Stuart MacDonald 11 September 2018
At HL, you have access to two classes of funds, unbundled and inclusive. Unbundled funds will usually have lower annual fund charges and low, or no loyalty bonuses. They’re the newer version. Inclusive funds on the other hand usually have higher annual fund charges, but higher loyalty bonuses.
If you bought funds before 1 March 2014 they’re probably inclusive funds. Most of them are now available as unbundled funds.
You can compare the charges and savings for each version on the factsheets.
Otherwise you can log in, choose the account you want to view, and click ‘Account Administration’ and ‘Convert my funds to new unit types’. Here you’ll find a list of inclusive funds you hold and a comparison of the charges.
How do I convert?
The easiest way to convert your funds is online, but you can do it in writing too. You don’t need to convert all your funds, you can choose to only convert one or some or not at all if you prefer.
Once you’ve given us your instruction you can continue to trade in your inclusive fund or cancel the conversion at any time, as long as your order is still ‘pending’ and hasn’t been submitted to the fund groups. You’ll stay invested throughout this process, so you’re not out of the market.
There are no charges to convert and HMRC has confirmed that conversions don’t count as disposals for capital gains tax purposes.
If you aren’t registered for our online service you can register now.
When will my conversion happen?
We place our conversion instructions on a quarterly basis in March, June, September and December. We’ll be submitting the next round of conversion instructions to the fund groups from Saturday 15 September. If you want to convert this month just give us your instruction before 5pm on Friday 14 September.
What happens during a conversion?
Once your instruction’s been passed on to the fund group you won’t be able to buy or sell units in the inclusive fund for about two weeks.
You can check the progress of your conversion and cancel a pending order from within the ‘Pending orders’ tab of your online account. While the conversion is going through you can still buy the unbundled version (but not to the inclusive class) of any units you’ve asked us to convert.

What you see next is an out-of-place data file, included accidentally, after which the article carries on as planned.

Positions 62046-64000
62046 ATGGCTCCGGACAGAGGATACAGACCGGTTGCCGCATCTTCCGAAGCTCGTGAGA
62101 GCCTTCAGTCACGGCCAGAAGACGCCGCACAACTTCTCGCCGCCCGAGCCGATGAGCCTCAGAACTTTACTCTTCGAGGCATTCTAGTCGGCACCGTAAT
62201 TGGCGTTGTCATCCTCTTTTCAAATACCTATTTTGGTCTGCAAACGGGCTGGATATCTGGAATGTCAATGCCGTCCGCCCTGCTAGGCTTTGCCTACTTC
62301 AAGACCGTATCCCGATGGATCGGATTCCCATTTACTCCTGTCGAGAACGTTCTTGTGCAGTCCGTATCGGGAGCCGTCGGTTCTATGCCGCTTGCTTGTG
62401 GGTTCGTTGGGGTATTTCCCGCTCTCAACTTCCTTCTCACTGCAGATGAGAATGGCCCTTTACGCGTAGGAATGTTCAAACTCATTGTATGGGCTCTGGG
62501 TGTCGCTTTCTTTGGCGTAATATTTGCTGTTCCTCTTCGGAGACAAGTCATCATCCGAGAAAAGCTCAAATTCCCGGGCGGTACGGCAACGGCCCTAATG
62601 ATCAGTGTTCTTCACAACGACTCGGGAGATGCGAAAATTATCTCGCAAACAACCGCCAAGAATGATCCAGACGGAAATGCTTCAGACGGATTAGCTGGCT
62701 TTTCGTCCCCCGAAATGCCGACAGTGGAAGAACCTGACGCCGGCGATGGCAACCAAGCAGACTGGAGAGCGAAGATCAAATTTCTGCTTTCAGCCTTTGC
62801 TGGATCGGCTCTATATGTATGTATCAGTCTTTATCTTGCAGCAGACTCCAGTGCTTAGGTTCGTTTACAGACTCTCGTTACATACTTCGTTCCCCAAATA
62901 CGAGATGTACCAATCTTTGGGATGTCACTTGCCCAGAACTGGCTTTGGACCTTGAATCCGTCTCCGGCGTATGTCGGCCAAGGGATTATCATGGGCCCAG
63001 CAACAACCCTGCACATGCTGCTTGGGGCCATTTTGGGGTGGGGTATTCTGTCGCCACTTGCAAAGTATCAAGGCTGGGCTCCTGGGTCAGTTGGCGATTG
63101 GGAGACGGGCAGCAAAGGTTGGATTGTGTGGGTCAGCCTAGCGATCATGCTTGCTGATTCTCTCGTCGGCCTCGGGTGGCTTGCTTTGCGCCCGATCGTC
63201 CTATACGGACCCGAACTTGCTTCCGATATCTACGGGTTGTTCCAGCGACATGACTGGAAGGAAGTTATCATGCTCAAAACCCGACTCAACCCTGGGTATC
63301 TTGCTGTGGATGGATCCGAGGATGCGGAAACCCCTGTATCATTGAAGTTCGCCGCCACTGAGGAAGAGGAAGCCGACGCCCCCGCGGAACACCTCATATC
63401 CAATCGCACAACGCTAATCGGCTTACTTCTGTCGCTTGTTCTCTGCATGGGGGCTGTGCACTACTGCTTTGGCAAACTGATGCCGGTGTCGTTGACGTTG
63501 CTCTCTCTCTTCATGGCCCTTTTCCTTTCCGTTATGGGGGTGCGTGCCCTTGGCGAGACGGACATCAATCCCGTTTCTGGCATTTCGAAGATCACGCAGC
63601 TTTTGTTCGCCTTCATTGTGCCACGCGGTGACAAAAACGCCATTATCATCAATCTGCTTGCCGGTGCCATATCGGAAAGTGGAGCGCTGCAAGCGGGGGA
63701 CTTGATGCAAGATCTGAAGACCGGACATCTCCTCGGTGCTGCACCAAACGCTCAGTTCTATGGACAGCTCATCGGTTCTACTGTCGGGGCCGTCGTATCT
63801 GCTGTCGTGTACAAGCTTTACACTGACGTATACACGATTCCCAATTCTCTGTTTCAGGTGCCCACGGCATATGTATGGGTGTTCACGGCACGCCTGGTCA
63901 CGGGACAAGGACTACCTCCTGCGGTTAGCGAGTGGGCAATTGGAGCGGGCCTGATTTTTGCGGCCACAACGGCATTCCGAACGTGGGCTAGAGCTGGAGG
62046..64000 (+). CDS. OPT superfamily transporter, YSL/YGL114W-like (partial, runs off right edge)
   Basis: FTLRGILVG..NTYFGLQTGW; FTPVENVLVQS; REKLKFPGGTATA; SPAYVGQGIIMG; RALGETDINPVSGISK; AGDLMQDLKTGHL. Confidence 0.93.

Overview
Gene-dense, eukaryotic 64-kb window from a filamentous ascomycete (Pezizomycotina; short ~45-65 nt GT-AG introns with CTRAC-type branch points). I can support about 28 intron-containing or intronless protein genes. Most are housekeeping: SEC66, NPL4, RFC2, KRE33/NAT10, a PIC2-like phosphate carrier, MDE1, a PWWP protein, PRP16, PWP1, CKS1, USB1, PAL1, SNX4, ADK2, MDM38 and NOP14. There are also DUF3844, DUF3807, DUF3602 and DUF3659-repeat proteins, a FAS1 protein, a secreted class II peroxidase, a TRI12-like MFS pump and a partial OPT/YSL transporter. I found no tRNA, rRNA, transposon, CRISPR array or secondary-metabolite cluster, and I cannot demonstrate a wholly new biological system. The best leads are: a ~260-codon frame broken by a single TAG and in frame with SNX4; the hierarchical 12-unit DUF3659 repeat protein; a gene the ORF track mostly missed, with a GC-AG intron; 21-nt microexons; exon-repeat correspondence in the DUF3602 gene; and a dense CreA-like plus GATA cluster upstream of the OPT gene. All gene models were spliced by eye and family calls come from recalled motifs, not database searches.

The conversion itself won’t affect the value of your holding. But because unbundled units usually have a different price to the inclusive units, you’ll have a different number of units after the conversion has completed. Your confirmation letter will show all the details, as well as the conversion ratio that’s applied.
Please note: once the conversion has taken place, you can’t convert back to inclusive units. As a result of the conversion, any future loyalty bonus payments you get on your new fund holding must be reinvested in further fund units. You can’t withdraw this as cash or use it to cover fees (the platform fee to hold funds is a maximum of 0.45% a year). This is because the regulations around loyalty bonuses changed in 2014.
If you’d prefer not to convert your holdings you can switch from one class of fund to another (e.g. inclusive units to unbundled units), online, by post or by calling us.
A switch is a sale and repurchase. The sale will normally be placed by the end of the working day following receipt of your instruction. The purchase will normally be placed by the end of the following working day. The advantage of switching is that you’ll avoid the time where you can’t sell your units.
While we don’t charge you to switch, it’s important to be aware that a bid-offer spread or dilution levy could apply. That could affect the value of your investment. You’ll also hold cash while the switch takes place so you won’t benefit from growth in the market until your money is reinvested.
If your funds are held outside an ISA or SIPP, there’s the risk that switching could create a capital gains tax liability.
Tax rules can change and benefits depend on personal circumstances. This article isn’t personal advice. If you're not sure about what’s right for you, please seek personal advice. All investments can fall as well as in rise in value so you could get back less than you invest.